Economy

China to restrict exports of rare earths to the US

China to restrict exports of rare earths to the US

US Secretary of State Mike Pompeo, asked about the rare earths threat during an interview, said that Americans have already "lost and suffered for decades under the current rules" and that Trump's "singular focus is to push back" on China. China dominates global supply chains of rare earths, a group of 17 elements used in production in a huge number of sectors, including oil refining, high-tech products ranging from flat-screen TVs to lasers and military equipment.

While the U.S. Geological Survey reports that China produced 70 percent of rare earth minerals in 2018, there are rare earth minerals elsewhere in the world.

China accounted for 80% of rare earth imports between 2014 and 2017 by the United States, which has excluded them from recent tariffs along with some other critical Chinese minerals.

President Xi Jinping's visit to a rare earths plant last week had sparked speculation that China would use its dominant position as an exporter of rare earths to the States as leverage in President Trump's escalating trade war.

The rally comes shortly after Chinese government-funded media, such as the Global Times and People's Daily, reported that China may use the elements to hit back against USA pressure.

"Rare earths are critical elements used across numerous major weapons systems the U.S. relies on for national security, including lasers, radar, sonar, night vision systems, missile guidance, jet engines, and even alloys for armored vehicles", the report said. "China may also take other countermeasures in the future", Hu wrote.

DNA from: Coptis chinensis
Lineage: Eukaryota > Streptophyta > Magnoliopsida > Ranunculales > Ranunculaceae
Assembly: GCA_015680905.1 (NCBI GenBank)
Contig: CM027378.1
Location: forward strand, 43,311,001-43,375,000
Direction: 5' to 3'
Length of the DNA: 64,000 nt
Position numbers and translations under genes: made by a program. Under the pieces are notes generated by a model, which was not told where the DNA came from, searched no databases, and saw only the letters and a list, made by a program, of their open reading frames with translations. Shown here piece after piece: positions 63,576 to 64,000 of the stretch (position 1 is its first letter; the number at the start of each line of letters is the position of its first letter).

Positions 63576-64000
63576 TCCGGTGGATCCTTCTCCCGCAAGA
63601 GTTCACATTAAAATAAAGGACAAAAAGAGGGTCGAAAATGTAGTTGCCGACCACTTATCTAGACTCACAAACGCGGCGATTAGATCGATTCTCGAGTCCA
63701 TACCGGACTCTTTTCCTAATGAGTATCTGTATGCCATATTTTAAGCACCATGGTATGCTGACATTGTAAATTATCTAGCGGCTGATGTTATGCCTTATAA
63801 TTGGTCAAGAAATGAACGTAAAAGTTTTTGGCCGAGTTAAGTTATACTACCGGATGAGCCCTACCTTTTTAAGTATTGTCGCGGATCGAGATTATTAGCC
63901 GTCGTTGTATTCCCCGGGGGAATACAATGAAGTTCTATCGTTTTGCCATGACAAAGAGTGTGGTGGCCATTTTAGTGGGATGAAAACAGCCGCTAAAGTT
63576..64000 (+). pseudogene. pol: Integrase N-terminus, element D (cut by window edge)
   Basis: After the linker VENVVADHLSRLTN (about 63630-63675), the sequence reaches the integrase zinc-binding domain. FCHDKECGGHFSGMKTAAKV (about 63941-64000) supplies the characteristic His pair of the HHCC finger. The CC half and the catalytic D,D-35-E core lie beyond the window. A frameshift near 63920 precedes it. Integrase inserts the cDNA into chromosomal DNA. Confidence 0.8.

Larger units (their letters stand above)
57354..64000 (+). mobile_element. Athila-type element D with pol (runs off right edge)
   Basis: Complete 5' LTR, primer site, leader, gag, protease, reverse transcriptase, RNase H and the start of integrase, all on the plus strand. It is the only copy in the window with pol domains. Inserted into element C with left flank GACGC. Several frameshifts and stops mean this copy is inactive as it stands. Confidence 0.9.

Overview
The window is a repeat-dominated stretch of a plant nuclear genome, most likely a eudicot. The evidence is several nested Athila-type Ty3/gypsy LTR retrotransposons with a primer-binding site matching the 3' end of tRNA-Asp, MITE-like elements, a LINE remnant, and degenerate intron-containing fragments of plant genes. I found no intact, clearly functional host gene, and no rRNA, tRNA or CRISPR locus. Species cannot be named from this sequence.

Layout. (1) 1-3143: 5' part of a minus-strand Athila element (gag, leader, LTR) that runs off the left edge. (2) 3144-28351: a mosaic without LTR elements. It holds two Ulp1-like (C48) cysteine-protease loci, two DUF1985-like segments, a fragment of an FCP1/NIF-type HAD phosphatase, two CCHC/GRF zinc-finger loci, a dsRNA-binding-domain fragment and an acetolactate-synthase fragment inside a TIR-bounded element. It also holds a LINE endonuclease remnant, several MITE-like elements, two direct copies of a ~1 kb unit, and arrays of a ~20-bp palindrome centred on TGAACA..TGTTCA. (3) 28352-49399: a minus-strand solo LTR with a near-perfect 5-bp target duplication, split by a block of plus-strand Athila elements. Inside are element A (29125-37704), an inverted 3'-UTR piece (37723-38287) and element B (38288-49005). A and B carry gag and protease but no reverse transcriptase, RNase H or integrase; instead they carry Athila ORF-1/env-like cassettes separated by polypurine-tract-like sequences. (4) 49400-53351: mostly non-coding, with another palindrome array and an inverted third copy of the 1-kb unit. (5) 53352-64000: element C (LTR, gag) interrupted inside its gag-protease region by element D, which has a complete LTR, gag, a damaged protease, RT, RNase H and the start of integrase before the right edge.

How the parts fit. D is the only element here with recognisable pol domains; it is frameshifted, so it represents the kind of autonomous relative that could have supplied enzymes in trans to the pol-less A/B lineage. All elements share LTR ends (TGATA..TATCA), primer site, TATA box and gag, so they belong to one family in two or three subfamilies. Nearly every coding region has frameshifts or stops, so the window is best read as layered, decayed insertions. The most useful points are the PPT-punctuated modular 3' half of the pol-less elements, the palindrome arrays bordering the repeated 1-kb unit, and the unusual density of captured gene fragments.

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Rare earths "are abundant across the globe", said OANDA's Halley, but added that many countries are turned off by the heavy costs - financial and environmental - incurred in the production process.

California's Mountain Pass mine is the only operating USA rare earths facility. President Xi Jinping visited a plant earlier this month, accompanied by his chief trade negotiator with the US, fueling speculation that the strategic materials could be weaponized in China's tit-for-tat with the U.S.

Shares in rare earth companies surged in the Shanghai and Shenzhen stock markets during Wednesday trading.

But Ryan Castilloux, the managing director of the rare-earths consultancy Adamas Intelligence, tweeted on Wednesday that there was "still a low probability" that China would withhold rare earths to the USA, "as it would quickly (and painfully) escalate tit-for-tat". China blocked some rare-earth exports to Japan after a maritime dispute in 2010. China vast capacity for production means it can flood the market with supply to depress global prices, the threat of which has depressed investor willingness to invest in production outside of China. The estimated value of rare-earth compounds and metals it imported previous year reached $160 million, an increase from $137 million in 2017. Now China needs to tighten management of rare-earth enterprises, especially foreign-invested companies, to make smuggling absolutely impossible. China Rare Earth Holdings Ltd soared more than 40%, while Australia's Lynas Corp, the only major rare earths producer outside of China, climbed as much as 14.6%.

In 2010, Beijing cut rare earth export quotas after a Chinese trawler collided with two Japan Coast Guard ships near uninhabited islands in the East China Sea that both countries claim.

When the U.S. raised additional tariffs on US$200 billion in Chinese goods, sparking retaliatory Chinese tariffs on US$60 billion in USA products, the minerals were one of the only items left off the United States tariffs list.